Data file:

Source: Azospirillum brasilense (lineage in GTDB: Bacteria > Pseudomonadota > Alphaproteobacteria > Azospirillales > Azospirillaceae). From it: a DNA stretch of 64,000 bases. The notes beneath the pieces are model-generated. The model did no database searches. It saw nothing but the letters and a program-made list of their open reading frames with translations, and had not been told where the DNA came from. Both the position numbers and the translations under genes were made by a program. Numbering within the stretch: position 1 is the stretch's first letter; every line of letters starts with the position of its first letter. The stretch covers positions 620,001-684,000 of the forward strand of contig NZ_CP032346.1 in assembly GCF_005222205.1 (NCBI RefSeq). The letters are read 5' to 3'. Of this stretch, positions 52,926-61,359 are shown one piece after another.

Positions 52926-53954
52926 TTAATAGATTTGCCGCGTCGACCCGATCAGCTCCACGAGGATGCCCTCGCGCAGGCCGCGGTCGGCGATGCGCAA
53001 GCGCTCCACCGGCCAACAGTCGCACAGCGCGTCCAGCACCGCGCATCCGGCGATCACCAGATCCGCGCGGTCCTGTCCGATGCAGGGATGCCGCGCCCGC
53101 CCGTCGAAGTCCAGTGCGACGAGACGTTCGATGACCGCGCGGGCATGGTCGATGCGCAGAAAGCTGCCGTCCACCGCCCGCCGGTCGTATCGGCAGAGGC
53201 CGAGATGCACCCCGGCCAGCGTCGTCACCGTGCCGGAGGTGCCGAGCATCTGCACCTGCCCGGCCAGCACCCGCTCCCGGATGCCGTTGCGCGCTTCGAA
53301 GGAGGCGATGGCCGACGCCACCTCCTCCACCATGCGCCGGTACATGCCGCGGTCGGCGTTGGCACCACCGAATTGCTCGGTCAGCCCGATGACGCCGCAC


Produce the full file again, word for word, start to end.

Source: Azospirillum brasilense (lineage in GTDB: Bacteria > Pseudomonadota > Alphaproteobacteria > Azospirillales > Azospirillaceae). From it: a DNA stretch of 64,000 bases. The notes beneath the pieces are model-generated. The model did no database searches. It saw nothing but the letters and a program-made list of their open reading frames with translations, and had not been told where the DNA came from. Both the position numbers and the translations under genes were made by a program. Numbering within the stretch: position 1 is the stretch's first letter; every line of letters starts with the position of its first letter. The stretch covers positions 620,001-684,000 of the forward strand of contig NZ_CP032346.1 in assembly GCF_005222205.1 (NCBI RefSeq). The letters are read 5' to 3'. Of this stretch, positions 52,926-61,359 are shown one piece after another.

Positions 52926-53954
52926 TTAATAGATTTGCCGCGTCGACCCGATCAGCTCCACGAGGATGCCCTCGCGCAGGCCGCGGTCGGCGATGCGCAA
53001 GCGCTCCACCGGCCAACAGTCGCACAGCGCGTCCAGCACCGCGCATCCGGCGATCACCAGATCCGCGCGGTCCTGTCCGATGCAGGGATGCCGCGCCCGC
53101 CCGTCGAAGTCCAGTGCGACGAGACGTTCGATGACCGCGCGGGCATGGTCGATGCGCAGAAAGCTGCCGTCCACCGCCCGCCGGTCGTATCGGCAGAGGC
53201 CGAGATGCACCCCGGCCAGCGTCGTCACCGTGCCGGAGGTGCCGAGCATCTGCACCTGCCCGGCCAGCACCCGCTCCCGGATGCCGTTGCGCGCTTCGAA
53301 GGAGGCGATGGCCGACGCCACCTCCTCCACCATGCGCCGGTACATGCCGCGGTCGGCGTTGGCACCACCGAATTGCTCGGTCAGCCCGATGACGCCGCAC